Hunter: It’s not old, but I thought Tangerine was a great use of LA. ‘Cause nobody’s ever been like, “Okay, let’s hang out on Santa Monica.” It’s like, Ugh—I drive up and down this all the time! I really liked that one a lot.

Yeah, you can really feel the dirt on the lampposts on Melrose and Vermont in that movie.

Sanga: The funny thing is that Heat is like the exact opposite of that. That’s the cleanest Los Angeles I’ve ever seen. It’s all like glass and brushed metal.

Could you describe the process of getting the Film LA grant through Film Independent?

Putnam: I actually work for Film Independent on and off as a script reader, and I’ve known [Film Independent Director of Artist Development] Jen Kushner and her team for a long time, as well as [former LA Film Festival Senior Programmer] Maggie Mackay, who was our champion on The Young Kieslowski. She said, “Hey, do you have anything set in LA, because you qualify for this grant.” So we sent her the script and Jen really helped push it through on her end, because we were LA Film Festival alumni and we’ve all been involved at various levels with Film Independent.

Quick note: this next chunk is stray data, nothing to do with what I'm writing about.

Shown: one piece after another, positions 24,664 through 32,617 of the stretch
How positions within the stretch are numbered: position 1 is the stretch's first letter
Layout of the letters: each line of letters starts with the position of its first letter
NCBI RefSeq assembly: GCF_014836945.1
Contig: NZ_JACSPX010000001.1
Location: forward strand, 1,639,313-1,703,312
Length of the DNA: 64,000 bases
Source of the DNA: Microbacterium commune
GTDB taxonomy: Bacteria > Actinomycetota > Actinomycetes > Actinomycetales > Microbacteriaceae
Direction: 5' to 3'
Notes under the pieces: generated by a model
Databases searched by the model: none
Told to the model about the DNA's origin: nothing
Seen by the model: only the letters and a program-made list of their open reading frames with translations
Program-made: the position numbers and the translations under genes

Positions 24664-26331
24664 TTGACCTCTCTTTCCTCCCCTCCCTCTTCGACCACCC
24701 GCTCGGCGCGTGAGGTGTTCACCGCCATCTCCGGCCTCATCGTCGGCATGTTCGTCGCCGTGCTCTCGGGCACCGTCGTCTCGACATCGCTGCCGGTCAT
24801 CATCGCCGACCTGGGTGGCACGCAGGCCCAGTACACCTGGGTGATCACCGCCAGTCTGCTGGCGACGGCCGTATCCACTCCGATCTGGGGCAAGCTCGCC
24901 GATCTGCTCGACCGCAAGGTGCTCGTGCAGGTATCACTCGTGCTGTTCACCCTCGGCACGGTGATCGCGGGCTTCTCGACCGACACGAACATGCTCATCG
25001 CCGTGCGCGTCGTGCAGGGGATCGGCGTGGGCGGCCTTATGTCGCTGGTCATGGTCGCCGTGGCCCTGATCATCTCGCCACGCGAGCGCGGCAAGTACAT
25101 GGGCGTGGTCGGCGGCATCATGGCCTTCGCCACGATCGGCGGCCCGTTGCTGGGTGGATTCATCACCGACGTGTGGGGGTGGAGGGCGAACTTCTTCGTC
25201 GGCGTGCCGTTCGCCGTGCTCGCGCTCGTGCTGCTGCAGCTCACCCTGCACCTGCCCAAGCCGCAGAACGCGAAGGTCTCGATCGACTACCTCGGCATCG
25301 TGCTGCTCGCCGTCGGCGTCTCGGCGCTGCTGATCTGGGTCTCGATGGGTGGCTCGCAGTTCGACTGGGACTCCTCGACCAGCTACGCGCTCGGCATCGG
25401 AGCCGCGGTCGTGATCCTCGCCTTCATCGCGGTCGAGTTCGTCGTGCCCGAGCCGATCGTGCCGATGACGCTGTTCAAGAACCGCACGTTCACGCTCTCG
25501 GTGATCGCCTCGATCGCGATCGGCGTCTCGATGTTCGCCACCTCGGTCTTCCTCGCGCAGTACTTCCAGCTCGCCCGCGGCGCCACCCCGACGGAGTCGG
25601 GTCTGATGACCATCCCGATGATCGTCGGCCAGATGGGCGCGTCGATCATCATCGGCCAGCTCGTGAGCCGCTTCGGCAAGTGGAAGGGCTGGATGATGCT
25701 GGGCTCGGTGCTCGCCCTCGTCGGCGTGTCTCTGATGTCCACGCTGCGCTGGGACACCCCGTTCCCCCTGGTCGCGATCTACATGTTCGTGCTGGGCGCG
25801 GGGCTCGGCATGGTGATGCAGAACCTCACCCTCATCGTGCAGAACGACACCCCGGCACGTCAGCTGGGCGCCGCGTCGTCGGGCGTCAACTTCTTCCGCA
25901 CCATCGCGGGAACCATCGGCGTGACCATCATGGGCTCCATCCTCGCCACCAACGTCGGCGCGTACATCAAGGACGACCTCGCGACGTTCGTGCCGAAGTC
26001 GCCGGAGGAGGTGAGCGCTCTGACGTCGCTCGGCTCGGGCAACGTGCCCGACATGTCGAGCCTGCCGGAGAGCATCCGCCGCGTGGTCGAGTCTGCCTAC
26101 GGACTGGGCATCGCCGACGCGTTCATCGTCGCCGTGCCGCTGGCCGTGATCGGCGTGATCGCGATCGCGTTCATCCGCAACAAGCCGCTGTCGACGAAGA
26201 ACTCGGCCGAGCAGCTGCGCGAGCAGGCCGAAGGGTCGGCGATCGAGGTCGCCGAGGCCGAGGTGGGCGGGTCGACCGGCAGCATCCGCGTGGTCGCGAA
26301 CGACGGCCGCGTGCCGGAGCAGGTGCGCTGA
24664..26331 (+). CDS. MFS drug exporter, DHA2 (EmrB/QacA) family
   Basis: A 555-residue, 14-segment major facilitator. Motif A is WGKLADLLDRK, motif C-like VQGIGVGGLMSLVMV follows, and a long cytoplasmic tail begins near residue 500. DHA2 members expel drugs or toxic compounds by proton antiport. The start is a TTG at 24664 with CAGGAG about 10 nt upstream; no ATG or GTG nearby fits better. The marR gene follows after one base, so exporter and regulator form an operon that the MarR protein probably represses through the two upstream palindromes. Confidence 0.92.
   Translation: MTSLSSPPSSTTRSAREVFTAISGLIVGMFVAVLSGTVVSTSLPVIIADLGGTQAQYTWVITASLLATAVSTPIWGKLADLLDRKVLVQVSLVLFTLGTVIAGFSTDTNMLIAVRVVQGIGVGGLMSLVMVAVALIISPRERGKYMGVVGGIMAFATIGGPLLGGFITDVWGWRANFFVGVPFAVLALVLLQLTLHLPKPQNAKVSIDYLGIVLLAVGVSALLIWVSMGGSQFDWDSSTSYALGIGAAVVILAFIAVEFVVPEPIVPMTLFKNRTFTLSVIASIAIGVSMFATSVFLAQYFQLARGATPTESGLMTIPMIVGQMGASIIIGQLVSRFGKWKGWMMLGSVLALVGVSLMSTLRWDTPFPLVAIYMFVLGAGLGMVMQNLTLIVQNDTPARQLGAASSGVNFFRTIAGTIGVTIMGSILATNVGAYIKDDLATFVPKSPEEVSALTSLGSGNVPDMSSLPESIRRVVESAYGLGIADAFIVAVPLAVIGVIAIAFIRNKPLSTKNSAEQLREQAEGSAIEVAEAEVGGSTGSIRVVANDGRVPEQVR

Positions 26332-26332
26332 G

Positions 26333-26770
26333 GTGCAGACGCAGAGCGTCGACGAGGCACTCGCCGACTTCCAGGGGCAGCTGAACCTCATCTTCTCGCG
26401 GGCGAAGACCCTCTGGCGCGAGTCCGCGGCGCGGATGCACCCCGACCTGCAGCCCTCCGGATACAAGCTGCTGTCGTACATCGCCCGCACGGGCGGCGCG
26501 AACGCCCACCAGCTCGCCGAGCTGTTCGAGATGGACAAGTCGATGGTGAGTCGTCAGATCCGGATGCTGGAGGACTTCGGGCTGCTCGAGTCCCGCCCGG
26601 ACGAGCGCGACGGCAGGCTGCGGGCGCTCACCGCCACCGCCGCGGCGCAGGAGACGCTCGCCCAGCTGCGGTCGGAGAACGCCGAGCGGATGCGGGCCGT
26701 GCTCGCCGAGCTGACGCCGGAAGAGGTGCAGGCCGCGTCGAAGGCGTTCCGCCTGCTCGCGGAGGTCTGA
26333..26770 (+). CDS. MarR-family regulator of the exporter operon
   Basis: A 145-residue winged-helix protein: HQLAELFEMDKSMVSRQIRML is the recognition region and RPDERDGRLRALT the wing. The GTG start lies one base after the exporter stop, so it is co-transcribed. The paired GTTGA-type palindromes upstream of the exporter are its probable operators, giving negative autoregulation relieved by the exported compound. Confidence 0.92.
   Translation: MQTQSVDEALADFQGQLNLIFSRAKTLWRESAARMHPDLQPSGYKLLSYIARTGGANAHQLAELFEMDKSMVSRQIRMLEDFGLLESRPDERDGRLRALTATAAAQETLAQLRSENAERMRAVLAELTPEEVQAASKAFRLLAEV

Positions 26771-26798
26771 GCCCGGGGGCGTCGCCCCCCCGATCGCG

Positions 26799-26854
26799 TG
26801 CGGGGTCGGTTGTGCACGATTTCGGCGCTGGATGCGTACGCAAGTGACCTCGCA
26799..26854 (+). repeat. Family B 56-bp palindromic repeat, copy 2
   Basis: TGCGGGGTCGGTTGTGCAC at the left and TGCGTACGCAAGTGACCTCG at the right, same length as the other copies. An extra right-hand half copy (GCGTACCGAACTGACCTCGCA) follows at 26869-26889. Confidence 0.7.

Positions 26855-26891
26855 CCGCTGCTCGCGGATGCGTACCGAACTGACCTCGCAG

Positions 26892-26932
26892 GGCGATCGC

Hunter: For a film like this—any film, really—the process begins very early on. For us it began before we knew exactly how much money we’d have in the budget, so getting the grant [saved us] so much time. Like, when you’re looking for a house and you have a hundred dollars more in your budget to pay the owner, it just makes it exponentially easier.

What exactly did you get from the Film LA grant?

Sanga: We got our [permit] application fee covered. The application fee for Film LA is $625 so that’s the cash value.

Putnam: It sounds small compared with what it costs to rent a camera or whatever, but honestly depending on the location, every single dollar counts.

Sanga: Early on we were looking for homes and [the homes we found] did not belong to people we knew.